NAVBO Activities: Member since 2013; frequently attended and presented research at the Annual Vascular Biology Meeting through posters and/or selected talks; More recently, I have served as both session chair and invited speaker.
Related experience: Member/Organizer, Harvard Vascular Biology Seminars Committee (2008-2017); Chair, CVBR Annual Retreat Committee (2014-2016); Chair/Organizer, Boston Angiogenesis Meeting (2015); Mentor/Teacher/Developer, CVBR Career Development Workshops (2012-2016); Member, BIDMC Center for Vascular Biology Research (CVBR) Planning Committee (2006-08); Chair, CVBR Outreach/Website Committee (2006-16); Member, Harvard Immunology Resources Committee (2007-11); Member, CVBR Seminars Planning Committee (2007-08)
Hyung Chun, Ph.D
Associate Professor of Medicine and Pathology
Research Interests: Vascular biology; pulmonary hypertension; diabetes; endothelial signaling; atherosclerosis
NAVBO Activities: Member since 2010; attendee and presenter at multiple NAVBO Vascular Biology meetings; recipient of the Springer Junior Investigator Award.
Related Experience: Leadership Committee of the AHA 3CPR Council; Reviewer & Co-Chair (2016), NIH Center for Scientific Review RIBT, Special Emphasis Panel ZRG1 CVRS, ZHL1 PPG-S (2014-2016); Member, AHA Innovative Research Grant (2016-) and AHA Established Investigator Award (2018-) Committees; Editorial Board: Pulmonary Circulation, Frontiers in Cardiovascular Medicine; Director of Translational Research, Yale Pulmonary Vascular Disease Program; Fellow of the American Heart Association; Member, American Society of Clinical Investigation; Co-Director, Yale T32 Vascular Biology Training Program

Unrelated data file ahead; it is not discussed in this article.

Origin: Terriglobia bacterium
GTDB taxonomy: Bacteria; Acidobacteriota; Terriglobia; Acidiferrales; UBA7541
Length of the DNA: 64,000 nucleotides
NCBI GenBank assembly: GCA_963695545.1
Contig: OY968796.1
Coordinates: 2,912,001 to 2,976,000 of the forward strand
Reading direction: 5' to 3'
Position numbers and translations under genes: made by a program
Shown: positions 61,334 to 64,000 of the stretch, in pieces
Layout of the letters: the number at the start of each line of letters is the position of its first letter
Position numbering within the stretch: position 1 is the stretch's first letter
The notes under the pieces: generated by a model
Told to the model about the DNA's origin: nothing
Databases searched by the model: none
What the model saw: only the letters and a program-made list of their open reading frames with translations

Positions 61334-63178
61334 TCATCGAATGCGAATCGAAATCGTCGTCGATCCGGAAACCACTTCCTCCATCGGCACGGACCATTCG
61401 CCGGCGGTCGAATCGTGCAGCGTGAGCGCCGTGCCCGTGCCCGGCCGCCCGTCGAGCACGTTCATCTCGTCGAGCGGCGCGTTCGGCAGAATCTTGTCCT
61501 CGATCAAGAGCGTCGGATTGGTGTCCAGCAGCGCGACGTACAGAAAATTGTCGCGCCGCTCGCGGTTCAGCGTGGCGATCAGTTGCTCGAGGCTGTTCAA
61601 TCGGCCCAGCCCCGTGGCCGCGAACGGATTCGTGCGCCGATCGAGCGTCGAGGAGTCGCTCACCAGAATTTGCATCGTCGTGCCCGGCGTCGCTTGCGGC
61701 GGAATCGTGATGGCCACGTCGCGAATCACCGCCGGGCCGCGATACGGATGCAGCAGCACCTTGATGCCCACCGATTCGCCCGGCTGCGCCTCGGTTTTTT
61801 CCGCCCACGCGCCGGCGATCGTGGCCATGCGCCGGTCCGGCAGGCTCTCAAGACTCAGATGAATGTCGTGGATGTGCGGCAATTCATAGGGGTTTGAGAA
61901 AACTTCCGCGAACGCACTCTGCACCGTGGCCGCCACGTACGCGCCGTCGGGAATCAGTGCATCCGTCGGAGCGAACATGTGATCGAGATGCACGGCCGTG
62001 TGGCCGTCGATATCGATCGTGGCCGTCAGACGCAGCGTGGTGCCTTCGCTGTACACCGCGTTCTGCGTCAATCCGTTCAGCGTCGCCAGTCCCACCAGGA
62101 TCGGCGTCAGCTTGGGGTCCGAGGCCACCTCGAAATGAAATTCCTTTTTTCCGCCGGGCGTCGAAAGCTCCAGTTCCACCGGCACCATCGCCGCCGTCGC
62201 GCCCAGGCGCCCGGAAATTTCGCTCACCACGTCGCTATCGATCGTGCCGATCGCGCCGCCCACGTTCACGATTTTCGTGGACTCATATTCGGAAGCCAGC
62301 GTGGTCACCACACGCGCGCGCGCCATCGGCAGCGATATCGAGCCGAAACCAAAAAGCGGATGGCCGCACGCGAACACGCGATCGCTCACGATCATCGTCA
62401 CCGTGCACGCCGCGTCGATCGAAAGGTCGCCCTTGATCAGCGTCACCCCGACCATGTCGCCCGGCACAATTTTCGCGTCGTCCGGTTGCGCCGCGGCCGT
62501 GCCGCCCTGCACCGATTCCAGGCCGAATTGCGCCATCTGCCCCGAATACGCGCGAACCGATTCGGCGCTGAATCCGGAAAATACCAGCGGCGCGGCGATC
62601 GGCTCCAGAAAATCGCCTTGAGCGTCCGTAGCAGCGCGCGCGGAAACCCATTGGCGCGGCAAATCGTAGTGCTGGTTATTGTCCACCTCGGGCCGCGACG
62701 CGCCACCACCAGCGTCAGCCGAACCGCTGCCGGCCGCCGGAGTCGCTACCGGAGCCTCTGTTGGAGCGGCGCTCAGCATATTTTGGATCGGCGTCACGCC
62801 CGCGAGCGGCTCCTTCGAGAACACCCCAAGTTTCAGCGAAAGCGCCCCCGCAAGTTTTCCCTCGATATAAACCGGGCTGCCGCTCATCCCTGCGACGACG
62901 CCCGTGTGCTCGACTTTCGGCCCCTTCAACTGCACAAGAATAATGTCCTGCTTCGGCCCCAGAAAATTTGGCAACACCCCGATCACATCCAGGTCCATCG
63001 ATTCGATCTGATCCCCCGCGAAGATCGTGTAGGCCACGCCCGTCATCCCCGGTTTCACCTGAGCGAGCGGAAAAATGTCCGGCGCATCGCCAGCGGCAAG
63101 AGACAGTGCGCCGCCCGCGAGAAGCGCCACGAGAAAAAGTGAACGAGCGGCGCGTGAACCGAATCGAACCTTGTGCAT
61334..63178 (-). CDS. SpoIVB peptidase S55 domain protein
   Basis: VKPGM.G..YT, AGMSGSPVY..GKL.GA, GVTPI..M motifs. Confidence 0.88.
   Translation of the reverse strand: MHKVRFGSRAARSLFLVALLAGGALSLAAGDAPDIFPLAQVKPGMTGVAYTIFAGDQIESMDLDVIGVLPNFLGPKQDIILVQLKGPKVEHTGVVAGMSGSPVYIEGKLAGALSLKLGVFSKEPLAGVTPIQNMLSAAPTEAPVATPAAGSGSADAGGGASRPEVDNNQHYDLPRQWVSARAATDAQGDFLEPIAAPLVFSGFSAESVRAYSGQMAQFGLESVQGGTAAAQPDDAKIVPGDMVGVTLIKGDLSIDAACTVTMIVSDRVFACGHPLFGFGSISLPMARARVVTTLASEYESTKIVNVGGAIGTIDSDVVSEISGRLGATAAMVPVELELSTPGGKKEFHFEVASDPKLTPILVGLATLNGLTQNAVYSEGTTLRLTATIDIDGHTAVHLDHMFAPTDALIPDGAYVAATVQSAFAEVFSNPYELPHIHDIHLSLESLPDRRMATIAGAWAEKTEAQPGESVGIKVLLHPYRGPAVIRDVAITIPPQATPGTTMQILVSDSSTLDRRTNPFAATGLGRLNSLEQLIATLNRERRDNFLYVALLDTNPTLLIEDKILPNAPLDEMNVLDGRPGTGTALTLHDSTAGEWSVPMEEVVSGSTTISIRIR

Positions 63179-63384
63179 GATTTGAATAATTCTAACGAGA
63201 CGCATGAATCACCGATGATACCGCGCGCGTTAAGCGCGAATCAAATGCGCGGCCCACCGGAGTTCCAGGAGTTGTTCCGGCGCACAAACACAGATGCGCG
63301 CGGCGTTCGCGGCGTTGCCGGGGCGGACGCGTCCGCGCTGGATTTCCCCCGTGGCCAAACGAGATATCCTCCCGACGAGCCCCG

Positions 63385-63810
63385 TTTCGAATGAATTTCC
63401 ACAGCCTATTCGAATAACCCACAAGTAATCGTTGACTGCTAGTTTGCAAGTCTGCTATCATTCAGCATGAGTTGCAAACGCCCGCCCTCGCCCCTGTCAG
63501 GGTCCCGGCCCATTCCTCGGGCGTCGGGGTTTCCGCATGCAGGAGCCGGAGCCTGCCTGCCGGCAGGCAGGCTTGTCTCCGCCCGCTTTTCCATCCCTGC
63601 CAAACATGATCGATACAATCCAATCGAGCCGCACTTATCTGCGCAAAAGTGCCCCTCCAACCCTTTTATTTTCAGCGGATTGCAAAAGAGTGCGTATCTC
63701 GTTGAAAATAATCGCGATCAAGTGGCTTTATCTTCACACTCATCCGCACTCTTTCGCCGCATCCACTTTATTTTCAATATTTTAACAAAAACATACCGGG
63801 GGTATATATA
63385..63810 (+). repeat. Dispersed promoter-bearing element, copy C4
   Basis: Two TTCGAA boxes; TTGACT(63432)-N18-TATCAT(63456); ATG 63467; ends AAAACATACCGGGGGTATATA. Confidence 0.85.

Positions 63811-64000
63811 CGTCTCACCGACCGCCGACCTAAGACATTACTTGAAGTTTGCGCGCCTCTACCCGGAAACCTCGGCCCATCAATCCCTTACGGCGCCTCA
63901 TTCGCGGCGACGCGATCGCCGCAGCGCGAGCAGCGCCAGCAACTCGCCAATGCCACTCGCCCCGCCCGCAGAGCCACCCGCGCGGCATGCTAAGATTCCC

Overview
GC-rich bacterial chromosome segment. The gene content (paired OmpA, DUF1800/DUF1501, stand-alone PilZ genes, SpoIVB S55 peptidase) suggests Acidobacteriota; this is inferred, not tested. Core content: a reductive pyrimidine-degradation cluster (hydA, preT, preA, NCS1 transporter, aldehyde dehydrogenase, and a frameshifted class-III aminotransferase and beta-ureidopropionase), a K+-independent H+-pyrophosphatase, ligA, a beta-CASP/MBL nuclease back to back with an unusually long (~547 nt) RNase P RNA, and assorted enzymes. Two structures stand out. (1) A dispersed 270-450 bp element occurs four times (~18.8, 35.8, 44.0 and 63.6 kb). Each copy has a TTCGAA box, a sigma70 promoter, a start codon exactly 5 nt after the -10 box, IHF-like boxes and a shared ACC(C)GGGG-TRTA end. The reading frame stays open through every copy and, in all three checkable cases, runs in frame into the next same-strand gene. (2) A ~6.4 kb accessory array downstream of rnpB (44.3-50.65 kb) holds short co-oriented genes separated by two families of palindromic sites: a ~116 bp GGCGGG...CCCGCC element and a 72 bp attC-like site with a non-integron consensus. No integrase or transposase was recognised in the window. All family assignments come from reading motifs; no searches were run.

Tsutomu Kume, Ph.D
Professor of Medicine (Cardiology) and Pharmacology
Feinberg Cardiovascular and Renal Research Institute
Northwestern University School of Medicine
Research interests: Blood and lymphatic vessel development; transcriptional control of vascular gene expression; vascular cell signaling; angiogenesis; lymphangiogenesis; vascular homeostasis and dysfunction
NAVBO Activities: Member since 2007; Representative (2011-present) ; Education Committee Member (2015-2018); Co-Organizer, Vasculata 2017; Session Chair, Vascular Biology 2017 and 2018; Poster Presenter, Speaker and Poster Judge at NAVBO meetings
Related experience: Ad hoc Reviewer for NIH/NHLBI Special Emphasis Panel (SEP), Cardiovascular Differentiation and Development (CDD) and Vascular Cell and Molecular Biology (VCMB) Study Sections (2011-2017); Charter Member for NIH/NHLBI VCMB Study Section (2017-2021); Reviewer for AHA (2009-), Molecular Signaling, Vascular Wall Biology AAGI Basic Science, National Established Investigator Award (EIA)- Basic Sciences, Career Development Award - Basic Vascular Sciences
Linda Shapiro, Ph.D.
Director, Center for Vascular Biology
Professor, Department of Cell Biology